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Duty Now For the Future

During a slow moment at my glamorous day job in the entertainment industry, I found myself surfing the website of the musician Brad Laner. Difficult music aficionados might know him as the maestro behind the beautiful noise issued under the monikers Medicine, Electric Company and Amnesia, among many others.

To me, however, he’s still a longhaired 12-year-old Zappa and Yoko freak from Sepulveda, two years younger than myself, with whom I shared a fair number of memorable adolescent musical adventures.

As I explored Brad’s site, he revealed on a message board that he’d traveled solo to see Devo at the Santa Monica Civic on the Duty Now For the Future tour in June of ’79. Hello? I hadn’t spoken to Brad in several years, but I felt compelled to set the record straight: We both were on that RTD bus bound for Santa Monica (via the 88 from the Valley to Westwood, before transferring to the beachbound 83) to learn the truth about De-evolution.

His emailed response came quickly: “ouch! god , yr right about that... sorry, I'm a nincompoop. i've been really haunted by that gig lately for some reason...I used to have a bootleg cassette, would kill for it now. things are good...[My wife] and i are expecting our first child in May.. I'm so damn thrilled I can barely express it. what's up w/ you lately sir?”

I was floored. I can’t say that I know Mr. Laner very well, and the period of our hijinx was short (probably no more than a year), but as a fairly new parent, I was moved by this news. This little kid I once knew -- a kindred spirit who could intelligently discuss the genius of Devo’s “Jocko Homo” while also appreciating the majesty of Paul McCartney and Wings in a nonironic way -- was himself having a child.

Though he’s still a sonic freakazoid, Brad’s now 37, and he rubs his sticks together in suburbia, on quiet Encino street. I was also 37 when my son, Emmett was born, and I too find solace in the Valley’s comforting invisibility.

Weirder yet -- I still possess a copy of the bootleg cassette of the Devo gig in question. It was purchased at the Capitol Records swap meet, a dead of night candy shop for Valley music geeks during the nascent moments of L.A.’s punk scene. Brad and I would create a suitable smoke screen for our parents (at least I did), hop a late-night bus to Hollywood and Vine, and troll through vinyl and cassette delicacies from midnight till dawn. It was heaven.

We were also aspiring rock stars (at least I was). But we were foiled at every turn. Our failures included a rejected submission for a Devo tribute record, and a laughable audition for The Gong Show – performing Elvis Costello’s “Mystery Dance.” I sang and Brad played piano.

Our love of music was equally intense, but our collaborative debacles spoke volumes about my musical abilities; that is, I had none. I was merely riding the kid’s coattails. Life don’t lie: Brad grew up to be a working weirdo composer, and I’m writing this silly column.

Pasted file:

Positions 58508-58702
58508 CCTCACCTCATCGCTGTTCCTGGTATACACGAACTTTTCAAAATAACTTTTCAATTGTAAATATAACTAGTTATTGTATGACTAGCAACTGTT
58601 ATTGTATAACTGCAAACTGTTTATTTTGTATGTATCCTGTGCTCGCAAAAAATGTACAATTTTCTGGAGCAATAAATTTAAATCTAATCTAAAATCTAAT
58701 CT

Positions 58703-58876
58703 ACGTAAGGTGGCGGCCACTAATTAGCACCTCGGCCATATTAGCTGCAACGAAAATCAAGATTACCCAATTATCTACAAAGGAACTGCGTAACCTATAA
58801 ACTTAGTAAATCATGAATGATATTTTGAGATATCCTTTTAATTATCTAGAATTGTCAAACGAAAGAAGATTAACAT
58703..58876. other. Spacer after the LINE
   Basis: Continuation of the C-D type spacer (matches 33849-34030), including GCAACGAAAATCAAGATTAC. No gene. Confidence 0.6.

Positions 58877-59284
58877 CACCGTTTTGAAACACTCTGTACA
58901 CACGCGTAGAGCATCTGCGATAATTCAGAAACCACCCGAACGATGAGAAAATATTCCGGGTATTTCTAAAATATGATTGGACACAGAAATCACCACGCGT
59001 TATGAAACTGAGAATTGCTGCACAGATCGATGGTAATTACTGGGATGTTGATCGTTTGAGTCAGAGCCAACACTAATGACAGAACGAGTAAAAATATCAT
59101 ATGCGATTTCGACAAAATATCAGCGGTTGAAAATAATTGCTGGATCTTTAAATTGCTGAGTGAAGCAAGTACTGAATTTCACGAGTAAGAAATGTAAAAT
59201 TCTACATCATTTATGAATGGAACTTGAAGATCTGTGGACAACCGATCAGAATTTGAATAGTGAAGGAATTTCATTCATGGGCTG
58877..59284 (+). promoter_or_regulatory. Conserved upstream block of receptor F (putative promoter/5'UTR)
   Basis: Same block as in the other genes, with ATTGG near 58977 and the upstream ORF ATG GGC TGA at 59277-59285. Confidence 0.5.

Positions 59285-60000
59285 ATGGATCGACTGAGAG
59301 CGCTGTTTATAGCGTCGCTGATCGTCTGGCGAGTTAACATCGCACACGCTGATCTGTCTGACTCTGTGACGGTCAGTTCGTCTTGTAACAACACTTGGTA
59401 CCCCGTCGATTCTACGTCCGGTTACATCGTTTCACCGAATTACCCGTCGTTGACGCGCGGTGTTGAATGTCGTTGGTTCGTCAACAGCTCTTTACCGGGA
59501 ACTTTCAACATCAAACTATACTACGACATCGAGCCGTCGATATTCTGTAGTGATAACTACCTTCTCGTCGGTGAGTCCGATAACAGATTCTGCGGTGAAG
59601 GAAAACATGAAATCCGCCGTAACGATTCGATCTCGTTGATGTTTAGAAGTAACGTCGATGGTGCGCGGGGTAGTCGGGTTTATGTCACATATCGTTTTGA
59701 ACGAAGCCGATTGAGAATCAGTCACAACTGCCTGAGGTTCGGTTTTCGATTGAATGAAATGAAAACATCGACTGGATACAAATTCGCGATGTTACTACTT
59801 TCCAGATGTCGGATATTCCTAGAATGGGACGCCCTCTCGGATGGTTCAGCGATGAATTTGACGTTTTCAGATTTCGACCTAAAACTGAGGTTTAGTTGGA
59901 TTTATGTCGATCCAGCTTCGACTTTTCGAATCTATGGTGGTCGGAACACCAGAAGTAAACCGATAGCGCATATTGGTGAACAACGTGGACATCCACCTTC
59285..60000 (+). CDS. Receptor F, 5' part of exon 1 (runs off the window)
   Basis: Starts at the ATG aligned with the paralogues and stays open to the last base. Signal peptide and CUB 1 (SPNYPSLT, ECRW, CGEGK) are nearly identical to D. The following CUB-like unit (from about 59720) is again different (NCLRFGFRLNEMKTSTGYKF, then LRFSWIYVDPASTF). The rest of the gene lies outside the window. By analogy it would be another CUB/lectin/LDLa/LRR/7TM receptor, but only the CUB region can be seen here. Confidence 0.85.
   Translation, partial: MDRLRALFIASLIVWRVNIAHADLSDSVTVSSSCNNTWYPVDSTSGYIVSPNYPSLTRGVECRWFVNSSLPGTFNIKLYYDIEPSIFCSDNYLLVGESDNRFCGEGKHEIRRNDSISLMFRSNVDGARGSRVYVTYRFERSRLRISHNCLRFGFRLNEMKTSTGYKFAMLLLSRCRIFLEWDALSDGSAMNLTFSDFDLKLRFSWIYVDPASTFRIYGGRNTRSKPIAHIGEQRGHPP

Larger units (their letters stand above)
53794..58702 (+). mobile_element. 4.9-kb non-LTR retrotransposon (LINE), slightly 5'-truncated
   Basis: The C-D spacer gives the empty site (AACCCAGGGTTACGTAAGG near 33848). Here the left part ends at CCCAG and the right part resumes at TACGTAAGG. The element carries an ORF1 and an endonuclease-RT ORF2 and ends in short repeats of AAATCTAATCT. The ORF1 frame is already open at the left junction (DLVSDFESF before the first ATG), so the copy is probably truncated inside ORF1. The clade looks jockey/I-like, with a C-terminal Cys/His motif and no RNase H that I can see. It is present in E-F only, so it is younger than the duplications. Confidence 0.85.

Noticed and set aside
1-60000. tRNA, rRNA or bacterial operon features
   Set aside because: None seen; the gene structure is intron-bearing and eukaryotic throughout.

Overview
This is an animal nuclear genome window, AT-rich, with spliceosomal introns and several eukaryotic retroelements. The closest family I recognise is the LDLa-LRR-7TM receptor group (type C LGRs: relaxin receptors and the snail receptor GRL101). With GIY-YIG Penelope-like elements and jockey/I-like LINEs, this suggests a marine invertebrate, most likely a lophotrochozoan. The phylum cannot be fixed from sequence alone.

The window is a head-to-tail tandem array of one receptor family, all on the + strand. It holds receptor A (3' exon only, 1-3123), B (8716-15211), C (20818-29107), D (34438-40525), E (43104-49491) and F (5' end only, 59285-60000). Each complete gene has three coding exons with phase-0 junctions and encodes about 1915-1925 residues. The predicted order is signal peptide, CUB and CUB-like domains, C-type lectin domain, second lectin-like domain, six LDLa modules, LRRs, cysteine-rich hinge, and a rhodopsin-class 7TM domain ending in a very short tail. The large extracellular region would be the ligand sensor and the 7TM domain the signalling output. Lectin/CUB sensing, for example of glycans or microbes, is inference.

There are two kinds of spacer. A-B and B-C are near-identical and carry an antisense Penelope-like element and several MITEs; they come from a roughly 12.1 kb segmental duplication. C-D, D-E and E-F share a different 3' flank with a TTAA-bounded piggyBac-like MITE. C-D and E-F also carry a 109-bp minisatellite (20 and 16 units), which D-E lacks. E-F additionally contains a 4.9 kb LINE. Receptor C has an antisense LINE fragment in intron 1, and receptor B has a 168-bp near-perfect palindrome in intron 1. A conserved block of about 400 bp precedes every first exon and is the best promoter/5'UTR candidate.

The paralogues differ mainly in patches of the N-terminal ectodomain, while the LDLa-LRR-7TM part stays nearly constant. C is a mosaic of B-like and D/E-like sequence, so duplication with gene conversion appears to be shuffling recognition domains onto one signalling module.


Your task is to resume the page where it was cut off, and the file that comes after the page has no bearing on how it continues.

Still, it was a great time, before my own adolescent stupidity cast our friendship adrift. And though we lost touch, the legend of Brad Laner continued to linger in my little world. College pals swore they’d seen him play an entire gig at Reseda’s late Be-Bop Records using only kitchen appliances as instruments. Later, I became friendly with some of Laner’s former Medicine mates. During booze-soaked barbecues I was regaled with stories, mostly about why they were no longer in the band.


I arrived at his home a few weeks ago with the battered tape in one hand, Emmett in the other. My son bounded through the house, harassing a variety of instruments, showing a musical acumen at 20 months that I lack at 39. He gravitated toward a Schecter guitar, decorated with a big blue Star of David. (That’s my boy!)

“We had a contingent of neo-Nazis show up at a show in Denver circa 1993,” Brad explains. “During the more intense noisy/feedback-y sections they would start seig-heiling us to show approval, which, of course, I found disgusting and spent most of the show flipping them off rather than playing properly.” The star made it quite clear the side of the fence on which the guitarist stood.

Music had once again brought us together. But for the first time, our connection was based less on melody than the quirks of life. Emmett is a Taurus, and Brad’s son is also due in May. And like my own mother, Brad’s father, Don, died recently, too young at 58. I remember Don Laner as a straight-looking guy with excellent musical taste, who allowed me to tag along to some amazing local shows before I could drive. He seemed like he set a great example for his son to follow.

When I left his house, the Devo cassette was an afterthought. I thought instead of our parallel duty now for the future. I sense we will stay in touch, and, when together, our inner music geeks will surface. But with kids

in tow, Brad and I may also be comparing different kinds of notes, those of our own personal truths about de-evolution.

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